30. Hirsch J, DeLaPaz RL, Relkin NR, Victor J, Kim K, Li T, Borden P, Rubin N, Shapley R (1995) Illusory contours activate specific regions in human visual cortex: evidence from functional magnetic resonance imaging. Proc Natl Acad Sci USA 92: 6469–6473.
  31. Intriligator J, Cavanagh P (2001) The spatial resolution of visual attention. Cogn Psychol 43: 171–216.
  32. Katyal S, Zughni S, Greene C, Ress D (2010) Topography of covert visual attention in human superior colliculus. J Neurophysiol 104: 3074–3083.
  33. Klier EM, Wang H, Crawford JD (2001) The superior colliculus encodes gaze commands in retinal coordinates. Nat Neurosci 4: 627–632.
    [PUBMED]
  34. Kojo I, Liinasuo M, Rovamo J (1993) Spatial and temporal properties of illusory figures. Vis Res 33: 897–901.
    [PUBMED]
  35. Krauzlis RJ, Goffart L, Hafed ZM (2017) Neuronal control of fixation and fixational eye movements. Philos Trans R Soc B Biol Sci 372: 20160205.
  36. Krauzlis RJ, Lovejoy LP, Zènon A (2013) Superior colliculus and visual spatial attention. Ann Rev Neurosci 36: 165–182.
  37. Levi DM (2008) Crowding – An essential bottleneck for object recognition: A mini-review. Vis Res 48: 635–654.
  38. Lewis EO (1912) The illusion of filled space. Br J Psychol 5: 36–50.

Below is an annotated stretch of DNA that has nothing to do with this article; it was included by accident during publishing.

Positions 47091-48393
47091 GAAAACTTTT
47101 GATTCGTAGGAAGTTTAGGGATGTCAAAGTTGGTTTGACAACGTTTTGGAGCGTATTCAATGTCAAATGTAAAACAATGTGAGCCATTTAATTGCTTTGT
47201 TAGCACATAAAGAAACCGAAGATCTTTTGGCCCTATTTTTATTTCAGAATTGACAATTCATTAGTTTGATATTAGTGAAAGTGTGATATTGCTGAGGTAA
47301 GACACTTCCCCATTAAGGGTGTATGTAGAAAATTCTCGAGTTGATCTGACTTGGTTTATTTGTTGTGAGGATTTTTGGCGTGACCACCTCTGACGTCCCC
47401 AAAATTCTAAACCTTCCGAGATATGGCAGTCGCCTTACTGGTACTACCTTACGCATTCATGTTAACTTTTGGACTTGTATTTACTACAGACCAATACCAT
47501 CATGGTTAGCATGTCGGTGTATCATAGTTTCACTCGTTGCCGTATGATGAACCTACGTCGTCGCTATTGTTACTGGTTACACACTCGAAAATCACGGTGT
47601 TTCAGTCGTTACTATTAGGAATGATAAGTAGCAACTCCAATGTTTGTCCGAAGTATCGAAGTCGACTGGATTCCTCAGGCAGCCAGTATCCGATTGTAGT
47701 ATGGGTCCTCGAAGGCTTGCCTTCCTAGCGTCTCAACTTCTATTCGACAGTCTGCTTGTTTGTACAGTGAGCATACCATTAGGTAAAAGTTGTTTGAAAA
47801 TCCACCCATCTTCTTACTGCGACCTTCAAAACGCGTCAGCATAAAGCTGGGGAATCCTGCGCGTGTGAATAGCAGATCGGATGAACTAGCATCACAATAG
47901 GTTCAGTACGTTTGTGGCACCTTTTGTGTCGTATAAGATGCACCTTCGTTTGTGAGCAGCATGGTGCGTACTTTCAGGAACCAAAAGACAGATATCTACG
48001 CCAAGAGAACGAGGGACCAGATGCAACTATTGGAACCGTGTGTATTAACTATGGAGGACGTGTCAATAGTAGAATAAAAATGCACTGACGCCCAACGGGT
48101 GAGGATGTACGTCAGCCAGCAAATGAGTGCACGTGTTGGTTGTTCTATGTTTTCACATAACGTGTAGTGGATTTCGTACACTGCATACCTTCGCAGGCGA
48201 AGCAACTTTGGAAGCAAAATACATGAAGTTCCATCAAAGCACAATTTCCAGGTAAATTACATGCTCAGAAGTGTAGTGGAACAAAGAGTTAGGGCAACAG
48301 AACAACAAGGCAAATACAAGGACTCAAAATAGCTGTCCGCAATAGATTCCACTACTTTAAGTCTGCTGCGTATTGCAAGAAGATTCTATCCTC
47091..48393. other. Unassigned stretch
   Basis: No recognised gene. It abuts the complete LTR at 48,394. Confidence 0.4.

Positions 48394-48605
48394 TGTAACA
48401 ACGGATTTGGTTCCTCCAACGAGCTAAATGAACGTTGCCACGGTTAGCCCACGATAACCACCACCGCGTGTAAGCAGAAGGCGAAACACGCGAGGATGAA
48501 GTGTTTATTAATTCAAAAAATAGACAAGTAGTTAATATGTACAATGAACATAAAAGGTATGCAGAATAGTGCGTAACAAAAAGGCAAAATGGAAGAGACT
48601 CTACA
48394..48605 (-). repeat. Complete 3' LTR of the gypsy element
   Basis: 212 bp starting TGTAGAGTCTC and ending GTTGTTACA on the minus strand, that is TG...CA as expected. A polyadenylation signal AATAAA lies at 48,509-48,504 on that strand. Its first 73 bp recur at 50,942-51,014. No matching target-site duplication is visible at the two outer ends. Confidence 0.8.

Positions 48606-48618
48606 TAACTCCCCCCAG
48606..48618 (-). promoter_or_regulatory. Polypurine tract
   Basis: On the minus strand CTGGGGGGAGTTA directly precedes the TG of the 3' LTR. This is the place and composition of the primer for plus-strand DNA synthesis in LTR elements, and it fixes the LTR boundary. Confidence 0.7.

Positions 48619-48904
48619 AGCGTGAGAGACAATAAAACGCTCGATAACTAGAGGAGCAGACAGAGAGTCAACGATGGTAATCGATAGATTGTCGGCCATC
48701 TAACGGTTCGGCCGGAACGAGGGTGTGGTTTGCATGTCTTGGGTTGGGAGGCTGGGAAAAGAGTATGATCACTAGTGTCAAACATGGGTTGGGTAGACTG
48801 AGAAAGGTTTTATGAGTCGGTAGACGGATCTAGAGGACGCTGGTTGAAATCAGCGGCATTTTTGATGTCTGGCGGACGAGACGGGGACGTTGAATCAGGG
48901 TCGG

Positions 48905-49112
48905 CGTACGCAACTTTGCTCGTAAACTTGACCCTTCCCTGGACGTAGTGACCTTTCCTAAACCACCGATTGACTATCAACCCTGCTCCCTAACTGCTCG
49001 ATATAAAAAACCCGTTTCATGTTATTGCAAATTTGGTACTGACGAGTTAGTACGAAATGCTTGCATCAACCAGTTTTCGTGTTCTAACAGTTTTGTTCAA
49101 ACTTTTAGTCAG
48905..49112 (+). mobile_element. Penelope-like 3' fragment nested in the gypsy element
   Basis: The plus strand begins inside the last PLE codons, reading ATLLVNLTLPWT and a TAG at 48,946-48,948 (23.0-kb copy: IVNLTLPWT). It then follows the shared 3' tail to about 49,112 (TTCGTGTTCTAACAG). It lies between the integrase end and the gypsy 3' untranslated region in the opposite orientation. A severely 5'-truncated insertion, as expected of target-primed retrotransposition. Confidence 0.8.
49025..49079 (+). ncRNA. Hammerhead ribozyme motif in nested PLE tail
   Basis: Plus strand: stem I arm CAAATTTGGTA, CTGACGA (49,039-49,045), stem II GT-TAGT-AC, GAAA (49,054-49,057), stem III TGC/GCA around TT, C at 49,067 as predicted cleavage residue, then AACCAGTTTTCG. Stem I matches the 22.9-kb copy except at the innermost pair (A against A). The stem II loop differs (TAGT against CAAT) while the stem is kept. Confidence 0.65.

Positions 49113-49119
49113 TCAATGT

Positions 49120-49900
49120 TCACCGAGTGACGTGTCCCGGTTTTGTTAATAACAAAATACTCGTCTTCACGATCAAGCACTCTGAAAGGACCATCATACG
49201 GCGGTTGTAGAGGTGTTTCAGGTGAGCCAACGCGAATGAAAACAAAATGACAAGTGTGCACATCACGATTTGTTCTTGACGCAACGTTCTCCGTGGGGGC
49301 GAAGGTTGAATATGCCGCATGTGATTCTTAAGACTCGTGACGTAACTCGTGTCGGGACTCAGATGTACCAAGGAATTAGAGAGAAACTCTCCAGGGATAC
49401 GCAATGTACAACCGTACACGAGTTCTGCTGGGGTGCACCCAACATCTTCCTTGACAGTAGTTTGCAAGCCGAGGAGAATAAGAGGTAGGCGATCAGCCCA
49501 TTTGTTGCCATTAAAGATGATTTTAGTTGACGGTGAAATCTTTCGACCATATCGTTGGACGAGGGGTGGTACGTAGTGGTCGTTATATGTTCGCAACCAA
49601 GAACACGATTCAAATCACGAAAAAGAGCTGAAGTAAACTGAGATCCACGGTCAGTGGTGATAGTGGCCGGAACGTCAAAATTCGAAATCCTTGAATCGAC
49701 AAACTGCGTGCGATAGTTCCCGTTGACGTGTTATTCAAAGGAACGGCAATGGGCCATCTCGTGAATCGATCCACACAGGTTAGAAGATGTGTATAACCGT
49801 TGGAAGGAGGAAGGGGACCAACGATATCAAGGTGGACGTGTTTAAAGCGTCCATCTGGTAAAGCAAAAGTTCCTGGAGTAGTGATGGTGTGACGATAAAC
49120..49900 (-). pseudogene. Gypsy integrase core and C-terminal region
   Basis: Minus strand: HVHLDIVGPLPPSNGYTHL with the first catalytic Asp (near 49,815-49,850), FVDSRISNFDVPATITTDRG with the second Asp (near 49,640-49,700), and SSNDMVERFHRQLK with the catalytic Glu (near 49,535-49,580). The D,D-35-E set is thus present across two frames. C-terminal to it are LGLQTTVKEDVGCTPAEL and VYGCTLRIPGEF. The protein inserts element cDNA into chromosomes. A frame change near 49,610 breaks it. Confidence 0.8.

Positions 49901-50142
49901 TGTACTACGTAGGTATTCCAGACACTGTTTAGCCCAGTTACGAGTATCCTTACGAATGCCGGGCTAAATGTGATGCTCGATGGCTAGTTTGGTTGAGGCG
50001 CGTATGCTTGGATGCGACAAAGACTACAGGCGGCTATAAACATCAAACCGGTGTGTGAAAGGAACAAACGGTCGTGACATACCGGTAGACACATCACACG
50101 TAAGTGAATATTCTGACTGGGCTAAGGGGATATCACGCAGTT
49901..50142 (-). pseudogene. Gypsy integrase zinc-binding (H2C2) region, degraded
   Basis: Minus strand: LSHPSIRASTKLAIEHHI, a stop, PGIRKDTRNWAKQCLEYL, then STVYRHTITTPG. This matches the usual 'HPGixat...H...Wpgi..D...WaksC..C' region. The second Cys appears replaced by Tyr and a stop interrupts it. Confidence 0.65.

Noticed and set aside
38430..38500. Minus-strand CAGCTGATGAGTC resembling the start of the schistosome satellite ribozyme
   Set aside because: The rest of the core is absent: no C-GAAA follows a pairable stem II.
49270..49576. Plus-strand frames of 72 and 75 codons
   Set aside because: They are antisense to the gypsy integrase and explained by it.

39. Long GM, Murtagh MP (1984) Task and size effects in the Oppel–Kundt and irradiation illusions. J General Psychol 111: 229–240.
  40. Mikellidou K, Thompson P (2014) Crossing the line: estimations of line length in the Oppel-Kundt illusion. J Vision 14: 20.
  41. Morgan MJ (1999) The Poggendorff illusion: a bias in the estimation of the orientation of virtual lines by second-stage filters. Vis Res 39: 2361–2380.
    [PUBMED]
  42. Morgan MJ, Hole GJ, Glennerster A (1990) Biases and sensitivities in geometrical illusions. Vis Res 30: 1793–1810.
    [PUBMED]
  43. Morgan MJ, Melmoth D, Solomon JA (2013) Linking hypotheses underlying Class A and Class B methods. Vis Neurosci 30: 197–206.
  44. Nakahara H, Morita K, Wurtz RH, Optican LM (2006) Saccade-related spread of activity across superior colliculus may arise from asymmetry of internal connections. J Neurophysiol 96: 765–774.
  45. Nakayama K, Mackeben M (1989) Sustained and transient components of focal visual attention. Vis Res 29: 1631–1647.
  46. Noguchi K (2003) The relationship between visual illusion and aesthetic preference – an attempt to unify experimental phenomenology and empirical aesthetics. Axiomathes 13: 261–281.
  47. Noguchi K, Hilz R, Rentshler I (1990) The effect of grouping of adjacent contours on the Oppel-Kundt illusion. Jpn J Psychon Sci 8: 57–60.
  48. Obonai T (1933) Contributions to the study of psychophysical induction: III. Experiments on the illusions of filled space. Jpn J Psychol 8: 699–720.